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4

Delving even deeper into the vein that 'M.A.A.D City' opened, this album is a genuine and vulnerable telling of one man's struggle in a violent and oppressive world. What stands out on the surface may sound like bravado and avarice, but lying just underneath that facade is fear, self-doubt, and despair. In sharing that story, Kendrick has lent his voice to the telling of many people's stories. The list of examples is nearly as long as the entire album, but I'd point to 'Institutionalized', 'These Walls', 'Alright', and 'How Much A Dollar Cost' as prime examples of what I'm talking about. The tracks themselves are filled with the life and a diversity of numerous artists and musical elements from a wide array of genres. Check out 'For Free?' (spoken word), 'These Walls (R&B), 'u' (jazz), and 'Alright' (hip-hop) to get a sense of just how dynamic this album is. I think the statement from the Wikipedia article which says the album is, 'supremely "cinematic" production qualities but [with] "the freedom of a mixtape",' summarizes it perfectly. The rhymes and rap techniques are simply on another level. The internet has covered this thoroughly, so check that out if you don't hear it for yourself. My absolute favorite flow is on the tail end of the track 'i' and I only wish that it could carry on, instead of being broken up by the fight in the crowd. Please. Take the time to listen past the language and the talk about pussy and bitches! This album has so much to offer on every level, and it would be a shame to misjudge this book by it's cover.

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4

Decent. Socially conscious rap.

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4

I do think there's some filler here, but overall this album is bursting with incredible arrangements and complex harmonic structures.

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4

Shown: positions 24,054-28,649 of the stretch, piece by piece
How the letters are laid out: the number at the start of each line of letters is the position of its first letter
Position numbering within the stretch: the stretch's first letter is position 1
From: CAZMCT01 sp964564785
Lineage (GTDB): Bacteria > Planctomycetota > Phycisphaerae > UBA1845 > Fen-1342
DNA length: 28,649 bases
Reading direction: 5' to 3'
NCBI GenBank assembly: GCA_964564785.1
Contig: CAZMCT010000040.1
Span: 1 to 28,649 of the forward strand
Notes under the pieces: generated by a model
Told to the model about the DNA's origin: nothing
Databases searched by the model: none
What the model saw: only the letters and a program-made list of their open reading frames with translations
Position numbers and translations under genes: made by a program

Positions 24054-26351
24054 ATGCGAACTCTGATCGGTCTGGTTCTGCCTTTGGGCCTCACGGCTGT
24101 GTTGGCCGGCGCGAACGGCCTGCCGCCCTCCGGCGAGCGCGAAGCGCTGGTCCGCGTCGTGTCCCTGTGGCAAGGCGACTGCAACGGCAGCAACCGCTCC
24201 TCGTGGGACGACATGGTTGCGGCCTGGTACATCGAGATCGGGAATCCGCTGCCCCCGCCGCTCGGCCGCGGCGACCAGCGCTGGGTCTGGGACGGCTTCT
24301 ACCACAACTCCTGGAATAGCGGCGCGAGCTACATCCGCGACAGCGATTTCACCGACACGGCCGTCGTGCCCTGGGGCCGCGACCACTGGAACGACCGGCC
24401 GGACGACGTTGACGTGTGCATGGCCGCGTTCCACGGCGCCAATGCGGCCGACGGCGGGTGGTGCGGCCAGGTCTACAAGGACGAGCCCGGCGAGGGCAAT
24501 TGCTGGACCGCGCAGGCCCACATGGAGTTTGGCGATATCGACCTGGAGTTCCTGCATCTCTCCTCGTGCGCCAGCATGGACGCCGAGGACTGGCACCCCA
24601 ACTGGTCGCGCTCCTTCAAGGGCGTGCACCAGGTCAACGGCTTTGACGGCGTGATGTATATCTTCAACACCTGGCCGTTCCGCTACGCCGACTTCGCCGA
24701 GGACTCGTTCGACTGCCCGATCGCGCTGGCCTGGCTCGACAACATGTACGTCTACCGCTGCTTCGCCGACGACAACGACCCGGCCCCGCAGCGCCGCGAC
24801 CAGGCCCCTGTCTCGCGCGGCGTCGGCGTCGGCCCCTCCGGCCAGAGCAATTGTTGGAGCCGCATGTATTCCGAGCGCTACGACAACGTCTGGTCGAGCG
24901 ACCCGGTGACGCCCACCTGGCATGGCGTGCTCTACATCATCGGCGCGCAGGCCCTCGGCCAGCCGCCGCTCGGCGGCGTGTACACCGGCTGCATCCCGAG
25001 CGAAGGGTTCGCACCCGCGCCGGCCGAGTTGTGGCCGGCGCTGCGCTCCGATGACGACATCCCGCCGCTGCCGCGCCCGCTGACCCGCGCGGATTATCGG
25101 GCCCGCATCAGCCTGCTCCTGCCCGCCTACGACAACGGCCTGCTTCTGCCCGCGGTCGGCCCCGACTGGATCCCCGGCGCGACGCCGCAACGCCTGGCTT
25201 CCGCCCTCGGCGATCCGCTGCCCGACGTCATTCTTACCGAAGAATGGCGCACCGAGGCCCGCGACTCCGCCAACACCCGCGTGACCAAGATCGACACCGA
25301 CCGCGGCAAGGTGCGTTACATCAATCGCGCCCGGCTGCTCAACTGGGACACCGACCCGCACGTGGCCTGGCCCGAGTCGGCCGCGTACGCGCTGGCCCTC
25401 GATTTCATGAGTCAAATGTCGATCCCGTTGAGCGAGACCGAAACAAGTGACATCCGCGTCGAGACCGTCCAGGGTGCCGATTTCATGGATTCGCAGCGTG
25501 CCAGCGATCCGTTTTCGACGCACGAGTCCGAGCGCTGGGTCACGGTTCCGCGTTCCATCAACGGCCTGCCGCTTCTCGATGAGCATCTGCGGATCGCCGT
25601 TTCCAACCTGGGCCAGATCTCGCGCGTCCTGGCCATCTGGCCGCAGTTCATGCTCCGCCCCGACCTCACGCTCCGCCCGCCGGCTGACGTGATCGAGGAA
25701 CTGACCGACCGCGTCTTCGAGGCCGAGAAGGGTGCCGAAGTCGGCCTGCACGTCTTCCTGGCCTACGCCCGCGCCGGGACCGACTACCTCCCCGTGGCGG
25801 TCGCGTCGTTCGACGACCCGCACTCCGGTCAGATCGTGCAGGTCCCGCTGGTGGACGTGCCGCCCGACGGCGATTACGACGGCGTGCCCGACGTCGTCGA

This is a sprawling album that covers a lot of ground sometimes within the same song. It is put into the hip-hop rap genre but at times feels more like an avant garde jazz album. You also hear soul, funk and gospel influences. Some songs songs have a Parliament-Funkadelic, 90's Oukast, Chic and the Isley Brothers feel to them. If you listened to this album for a week, you would probably come up with more. One of the reasons has to be all the producers and musicians he worked with recording in multiple locations. Contributors include Flying Lotus, Kamasi Washington, Terrace Martin. Thundercat, Snoop Dogg, Dre, George Clinton, Bilal, Anna Wise, James Fauntleroy, Ronald Isley, Rapsody and more. Kendrick toured South Africa including Nelson Mandela's prison cell which apparently had a huge influence on the songs and album. As previously mention this album covers a lot of ground with song contents addressing racial inequality, discrimation even within the black community, culture, anxiety and depession. Song highlights for me included "Wesley's Theory" with Thundercat and George Clinton, "Complexion (A Zulu Love)" sounding like 90's Outkast, "The Blacker The Berry" a more aggressive song about race inequality and "i" which samples The Isley Brother's "That Lady" and is probably the song with the best dance beat. The last song "Mortal Man" spends a good two minutes on the meaning of To Pimp a Butterfly which I found quite interesting. This album is big at 78 minutes but quite an achievement.